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An employer's "premises" defined: employee parking lot injuries and the premises rule.

January 1, 2011
Hope v. Eberle & BCI Services, LLC, Docket No. A-0617-09T2, 2010 N.J. Super. Unpub. LEXIS 2263 (App. Div., decided September 15, 2010)

The petitioner was employed as a cook for the respondent, which provided food services pursuant to a government contract at Fort Dix, an Army installation located in Burlington County, New Jersey. After clocking out on December 21, 2008, the petitioner walked to her car, which was parked in a lot adjacent to the building in which she worked. The parking lot in question was owned and maintained by the United States government and was used by military personnel, vendor employees, and other civilians with clearance to be on the base. As the petitioner approached her car, she slipped and fell on a patch of ice in the parking lot, sustaining a blow to her head. The petitioner filed a claim with the Division of Workers' Compensation. The judge of compensation found that her injuries were not compensable as "[respondent] did not control [petitioner] during the parking process." Accordingly, the petitioner's claim was dismissed, and the petitioner appealed. In affirming the judge of compensation's ruling, the Appellate Division undertook an examination of the so-called "premises rule" of the New Jersey Workers' Compensation Act, as well as the relevant Supreme Court decisions which illustrate the rule's application. The premises rule, N.J.S.A. 34:15-36, was established by the 1979 legislative amendments to the Act and limits recovery to injuries which occur on the employers' premises. Under this provision: "Employment shall be deemed to commence when an employee arrives at the employer's place of employment to report for work and shall terminate when the employee leaves the employer's place of employment, excluding areas not under the control of the employer." In Kristiansen v. Morgan, 153 N.J. 298 (1998), the Supreme Court discussed the legislative intent of the premises rule. As the Legislature used the phrase "excluding areas not under the control of the employer" in its definition of employment, the Court concluded that the Legislature "intended to make clear that the premises rule can entail more than the four walls of an office or plant." The Supreme Court revisited the premises rule in Livingstone v. Abraham & Straus, Inc., 111 N.J. 89 (1988) and Novis v. Rosenbluth Travel, 138 N.J. 92 (1994). In Livingstone, injuries sustained by an employee in the parking lot of the Monmouth Mall while on her way to work were found to be compensable. As the Court explained, "Abraham & Straus had directed its employees to utilize a designated area of the mall parking lot and had thereby appropriated that area for the exclusive use of its employees." In the Court's view, this employer-designated area of the parking lot was "effectively equivalent to an employer-owned lot." In Novis, an employee was injured when she fell on the sidewalk while walking from an adjacent parking lot leading to the entrance of the office building in which her employer was located. The Supreme Court found the employee's injuries were not compensable. As "the employer exercised no control over any portion of the parking lot, and where it simply shared the lot with other tenants," the Court concluded, "employment did not commence before the employee fell on the sidewalk to the building." It was within the framework of the legislative intent of the premises rule, as well as the Supreme Court's interpretation of the rule in comparable circumstances, that the Appellate Division in the instant case affirmed the judge of compensation's dismissal of the petitioner's claim. As the Appellate Division reasoned: "The accident occurred beyond the employer's place of business, in a parking lot available for common use of military personnel and civilians on the base. [Respondent] did not direct its employees to utilize any particular available spaces. There was no appropriation by [respondent] of any portion of the parking lot, comparable to the situation presented in Livingstone, and there is no indication that [respondent] had the capacity to exercise control over any portion of the lot." The Appellate Division concluded that absent credible evidence that the respondent exercised any control over the parking lot in which the petitioner was injured, there could be no finding that the petitioner's accident arose out of and in the course of her employment.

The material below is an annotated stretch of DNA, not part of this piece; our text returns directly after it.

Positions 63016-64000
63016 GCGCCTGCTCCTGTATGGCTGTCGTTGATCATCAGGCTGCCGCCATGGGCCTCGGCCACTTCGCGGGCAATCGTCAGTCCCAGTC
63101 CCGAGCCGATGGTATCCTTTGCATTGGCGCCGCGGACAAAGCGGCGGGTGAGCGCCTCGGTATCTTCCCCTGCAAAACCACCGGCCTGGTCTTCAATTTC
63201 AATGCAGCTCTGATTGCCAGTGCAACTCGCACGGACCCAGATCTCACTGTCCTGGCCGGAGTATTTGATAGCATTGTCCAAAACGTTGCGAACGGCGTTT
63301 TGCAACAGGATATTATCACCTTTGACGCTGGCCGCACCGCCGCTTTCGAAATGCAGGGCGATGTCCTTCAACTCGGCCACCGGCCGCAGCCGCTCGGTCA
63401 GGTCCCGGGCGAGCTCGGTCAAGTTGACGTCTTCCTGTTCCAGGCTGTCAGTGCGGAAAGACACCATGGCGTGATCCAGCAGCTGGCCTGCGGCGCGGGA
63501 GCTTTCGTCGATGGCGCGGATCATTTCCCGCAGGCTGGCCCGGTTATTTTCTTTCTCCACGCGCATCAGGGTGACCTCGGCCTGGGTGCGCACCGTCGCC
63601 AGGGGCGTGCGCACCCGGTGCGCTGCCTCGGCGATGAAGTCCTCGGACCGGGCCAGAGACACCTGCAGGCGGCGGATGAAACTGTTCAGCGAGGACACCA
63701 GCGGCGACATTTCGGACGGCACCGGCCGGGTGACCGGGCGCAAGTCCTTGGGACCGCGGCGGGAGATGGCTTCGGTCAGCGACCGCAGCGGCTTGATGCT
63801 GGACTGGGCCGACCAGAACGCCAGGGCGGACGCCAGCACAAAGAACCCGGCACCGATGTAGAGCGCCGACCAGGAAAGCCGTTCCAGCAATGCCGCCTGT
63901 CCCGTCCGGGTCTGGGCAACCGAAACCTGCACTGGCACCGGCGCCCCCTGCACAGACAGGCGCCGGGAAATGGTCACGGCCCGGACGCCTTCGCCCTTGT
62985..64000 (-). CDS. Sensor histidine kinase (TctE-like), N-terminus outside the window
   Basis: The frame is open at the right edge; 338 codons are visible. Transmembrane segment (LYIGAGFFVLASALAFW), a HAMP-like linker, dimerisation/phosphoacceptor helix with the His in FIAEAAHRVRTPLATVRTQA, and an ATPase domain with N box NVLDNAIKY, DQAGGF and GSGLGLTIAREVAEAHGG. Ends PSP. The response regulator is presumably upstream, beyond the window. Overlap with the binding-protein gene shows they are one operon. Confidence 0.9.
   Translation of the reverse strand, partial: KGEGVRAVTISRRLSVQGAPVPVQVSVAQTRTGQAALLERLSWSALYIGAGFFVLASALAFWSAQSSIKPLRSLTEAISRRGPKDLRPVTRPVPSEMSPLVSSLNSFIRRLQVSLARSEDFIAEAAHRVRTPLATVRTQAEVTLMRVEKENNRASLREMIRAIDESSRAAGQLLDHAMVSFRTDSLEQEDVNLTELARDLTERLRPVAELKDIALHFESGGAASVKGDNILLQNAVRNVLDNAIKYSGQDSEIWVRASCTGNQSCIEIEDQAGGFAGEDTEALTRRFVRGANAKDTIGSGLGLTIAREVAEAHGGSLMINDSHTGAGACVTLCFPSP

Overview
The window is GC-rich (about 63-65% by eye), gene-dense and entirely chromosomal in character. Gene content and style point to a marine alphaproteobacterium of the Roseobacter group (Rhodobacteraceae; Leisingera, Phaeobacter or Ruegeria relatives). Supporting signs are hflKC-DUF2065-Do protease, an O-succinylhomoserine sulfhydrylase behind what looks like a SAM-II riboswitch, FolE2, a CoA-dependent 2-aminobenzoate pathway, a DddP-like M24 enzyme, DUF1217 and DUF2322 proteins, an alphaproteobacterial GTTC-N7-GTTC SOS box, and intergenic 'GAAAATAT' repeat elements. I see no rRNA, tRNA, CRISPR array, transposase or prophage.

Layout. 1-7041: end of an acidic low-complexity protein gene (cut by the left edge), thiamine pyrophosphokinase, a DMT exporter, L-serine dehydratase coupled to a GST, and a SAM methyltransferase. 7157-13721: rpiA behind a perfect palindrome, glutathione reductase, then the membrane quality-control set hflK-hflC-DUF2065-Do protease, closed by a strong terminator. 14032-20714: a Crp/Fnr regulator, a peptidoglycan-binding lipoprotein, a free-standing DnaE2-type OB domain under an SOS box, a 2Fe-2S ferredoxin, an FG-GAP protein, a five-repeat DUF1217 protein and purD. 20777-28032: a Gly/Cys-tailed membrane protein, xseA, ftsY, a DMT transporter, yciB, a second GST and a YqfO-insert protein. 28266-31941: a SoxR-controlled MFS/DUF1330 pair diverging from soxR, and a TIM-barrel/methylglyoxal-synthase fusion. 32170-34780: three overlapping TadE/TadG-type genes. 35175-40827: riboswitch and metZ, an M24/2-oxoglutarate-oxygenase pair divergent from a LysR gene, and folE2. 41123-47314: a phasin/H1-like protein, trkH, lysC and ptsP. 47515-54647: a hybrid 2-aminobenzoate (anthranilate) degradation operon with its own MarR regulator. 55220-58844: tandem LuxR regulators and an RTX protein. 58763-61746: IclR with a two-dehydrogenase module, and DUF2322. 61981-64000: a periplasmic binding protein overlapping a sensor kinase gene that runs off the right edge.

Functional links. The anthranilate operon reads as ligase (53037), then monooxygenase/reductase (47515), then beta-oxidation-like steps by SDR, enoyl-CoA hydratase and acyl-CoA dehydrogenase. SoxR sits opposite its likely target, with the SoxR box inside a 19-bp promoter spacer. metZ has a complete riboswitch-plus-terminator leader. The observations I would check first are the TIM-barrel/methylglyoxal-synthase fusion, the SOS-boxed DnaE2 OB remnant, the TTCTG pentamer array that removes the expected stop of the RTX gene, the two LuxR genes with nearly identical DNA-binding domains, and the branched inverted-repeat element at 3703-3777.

Case Law Alert - 1st Qtr 2011

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